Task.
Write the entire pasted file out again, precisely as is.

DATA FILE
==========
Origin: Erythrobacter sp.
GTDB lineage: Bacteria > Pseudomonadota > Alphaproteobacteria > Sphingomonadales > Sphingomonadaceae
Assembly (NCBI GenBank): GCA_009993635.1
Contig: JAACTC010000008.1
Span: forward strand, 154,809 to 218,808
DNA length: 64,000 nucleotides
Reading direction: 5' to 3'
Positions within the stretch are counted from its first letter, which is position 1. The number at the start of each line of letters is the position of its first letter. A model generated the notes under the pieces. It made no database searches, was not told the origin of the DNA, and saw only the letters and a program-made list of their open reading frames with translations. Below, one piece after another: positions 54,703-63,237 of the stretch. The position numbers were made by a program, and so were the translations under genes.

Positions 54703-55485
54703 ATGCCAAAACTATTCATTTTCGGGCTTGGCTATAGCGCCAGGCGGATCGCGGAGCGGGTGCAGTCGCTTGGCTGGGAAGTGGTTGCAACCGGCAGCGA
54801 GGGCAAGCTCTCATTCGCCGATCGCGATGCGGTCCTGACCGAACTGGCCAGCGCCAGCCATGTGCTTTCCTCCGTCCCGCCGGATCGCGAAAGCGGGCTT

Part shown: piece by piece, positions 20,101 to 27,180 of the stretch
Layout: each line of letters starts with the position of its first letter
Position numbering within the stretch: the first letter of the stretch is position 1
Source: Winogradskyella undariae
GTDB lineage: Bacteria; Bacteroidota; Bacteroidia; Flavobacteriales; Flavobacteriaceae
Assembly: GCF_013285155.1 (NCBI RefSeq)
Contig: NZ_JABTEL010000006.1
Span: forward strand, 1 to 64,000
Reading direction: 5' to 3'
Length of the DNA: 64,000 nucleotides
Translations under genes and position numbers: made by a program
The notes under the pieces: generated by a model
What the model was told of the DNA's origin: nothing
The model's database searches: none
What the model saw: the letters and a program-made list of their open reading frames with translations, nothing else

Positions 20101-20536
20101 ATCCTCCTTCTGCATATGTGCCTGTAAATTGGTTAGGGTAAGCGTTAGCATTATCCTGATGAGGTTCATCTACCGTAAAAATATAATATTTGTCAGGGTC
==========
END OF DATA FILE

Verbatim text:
Origin: Erythrobacter sp.
GTDB lineage: Bacteria > Pseudomonadota > Alphaproteobacteria > Sphingomonadales > Sphingomonadaceae
Assembly (NCBI GenBank): GCA_009993635.1
Contig: JAACTC010000008.1
Span: forward strand, 154,809 to 218,808
DNA length: 64,000 nucleotides
Reading direction: 5' to 3'
Positions within the stretch are counted from its first letter, which is position 1. The number at the start of each line of letters is the position of its first letter. A model generated the notes under the pieces. It made no database searches, was not told the origin of the DNA, and saw only the letters and a program-made list of their open reading frames with translations. Below, one piece after another: positions 54,703-63,237 of the stretch. The position numbers were made by a program, and so were the translations under genes.

Positions 54703-55485
54703 ATGCCAAAACTATTCATTTTCGGGCTTGGCTATAGCGCCAGGCGGATCGCGGAGCGGGTGCAGTCGCTTGGCTGGGAAGTGGTTGCAACCGGCAGCGA
54801 GGGCAAGCTCTCATTCGCCGATCGCGATGCGGTCCTGACCGAACTGGCCAGCGCCAGCCATGTGCTTTCCTCCGTCCCGCCGGATCGCGAAAGCGGGCTT

Part shown: piece by piece, positions 20,101 to 27,180 of the stretch
Layout: each line of letters starts with the position of its first letter
Position numbering within the stretch: the first letter of the stretch is position 1
Source: Winogradskyella undariae
GTDB lineage: Bacteria; Bacteroidota; Bacteroidia; Flavobacteriales; Flavobacteriaceae
Assembly: GCF_013285155.1 (NCBI RefSeq)
Contig: NZ_JABTEL010000006.1
Span: forward strand, 1 to 64,000
Reading direction: 5' to 3'
Length of the DNA: 64,000 nucleotides
Translations under genes and position numbers: made by a program
The notes under the pieces: generated by a model
What the model was told of the DNA's origin: nothing
The model's database searches: none
What the model saw: the letters and a program-made list of their open reading frames with translations, nothing else

Positions 20101-20536
20101 ATCCTCCTTCTGCATATGTGCCTGTAAATTGGTTAGGGTAAGCGTTAGCATTATCCTGATGAGGTTCATCTACCGTAAAAATATAATATTTGTCAGGGTC